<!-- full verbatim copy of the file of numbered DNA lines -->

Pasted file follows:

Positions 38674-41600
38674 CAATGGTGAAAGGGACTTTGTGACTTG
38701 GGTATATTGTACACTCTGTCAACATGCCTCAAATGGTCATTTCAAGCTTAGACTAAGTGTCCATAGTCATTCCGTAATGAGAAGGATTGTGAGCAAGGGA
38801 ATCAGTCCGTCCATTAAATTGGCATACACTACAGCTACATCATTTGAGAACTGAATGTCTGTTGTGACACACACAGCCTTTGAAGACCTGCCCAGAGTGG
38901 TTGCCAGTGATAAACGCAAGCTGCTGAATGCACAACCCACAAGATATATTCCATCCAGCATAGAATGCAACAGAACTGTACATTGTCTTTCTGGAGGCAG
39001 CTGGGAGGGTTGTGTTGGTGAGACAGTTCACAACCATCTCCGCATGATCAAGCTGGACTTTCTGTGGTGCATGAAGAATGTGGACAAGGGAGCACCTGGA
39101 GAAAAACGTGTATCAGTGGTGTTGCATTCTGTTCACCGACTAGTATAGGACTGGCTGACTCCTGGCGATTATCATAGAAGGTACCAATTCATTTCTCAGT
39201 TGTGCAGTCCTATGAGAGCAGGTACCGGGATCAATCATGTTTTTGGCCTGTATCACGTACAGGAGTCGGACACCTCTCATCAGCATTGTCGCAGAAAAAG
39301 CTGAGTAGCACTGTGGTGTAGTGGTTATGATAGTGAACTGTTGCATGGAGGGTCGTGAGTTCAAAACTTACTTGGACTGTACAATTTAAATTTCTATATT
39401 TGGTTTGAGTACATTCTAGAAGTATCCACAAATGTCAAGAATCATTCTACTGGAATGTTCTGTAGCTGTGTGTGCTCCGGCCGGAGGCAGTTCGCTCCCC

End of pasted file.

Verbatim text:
Positions 38674-41600
38674 CAATGGTGAAAGGGACTTTGTGACTTG
38701 GGTATATTGTACACTCTGTCAACATGCCTCAAATGGTCATTTCAAGCTTAGACTAAGTGTCCATAGTCATTCCGTAATGAGAAGGATTGTGAGCAAGGGA
38801 ATCAGTCCGTCCATTAAATTGGCATACACTACAGCTACATCATTTGAGAACTGAATGTCTGTTGTGACACACACAGCCTTTGAAGACCTGCCCAGAGTGG
38901 TTGCCAGTGATAAACGCAAGCTGCTGAATGCACAACCCACAAGATATATTCCATCCAGCATAGAATGCAACAGAACTGTACATTGTCTTTCTGGAGGCAG
39001 CTGGGAGGGTTGTGTTGGTGAGACAGTTCACAACCATCTCCGCATGATCAAGCTGGACTTTCTGTGGTGCATGAAGAATGTGGACAAGGGAGCACCTGGA
39101 GAAAAACGTGTATCAGTGGTGTTGCATTCTGTTCACCGACTAGTATAGGACTGGCTGACTCCTGGCGATTATCATAGAAGGTACCAATTCATTTCTCAGT
39201 TGTGCAGTCCTATGAGAGCAGGTACCGGGATCAATCATGTTTTTGGCCTGTATCACGTACAGGAGTCGGACACCTCTCATCAGCATTGTCGCAGAAAAAG
39301 CTGAGTAGCACTGTGGTGTAGTGGTTATGATAGTGAACTGTTGCATGGAGGGTCGTGAGTTCAAAACTTACTTGGACTGTACAATTTAAATTTCTATATT
39401 TGGTTTGAGTACATTCTAGAAGTATCCACAAATGTCAAGAATCATTCTACTGGAATGTTCTGTAGCTGTGTGTGCTCCGGCCGGAGGCAGTTCGCTCCCC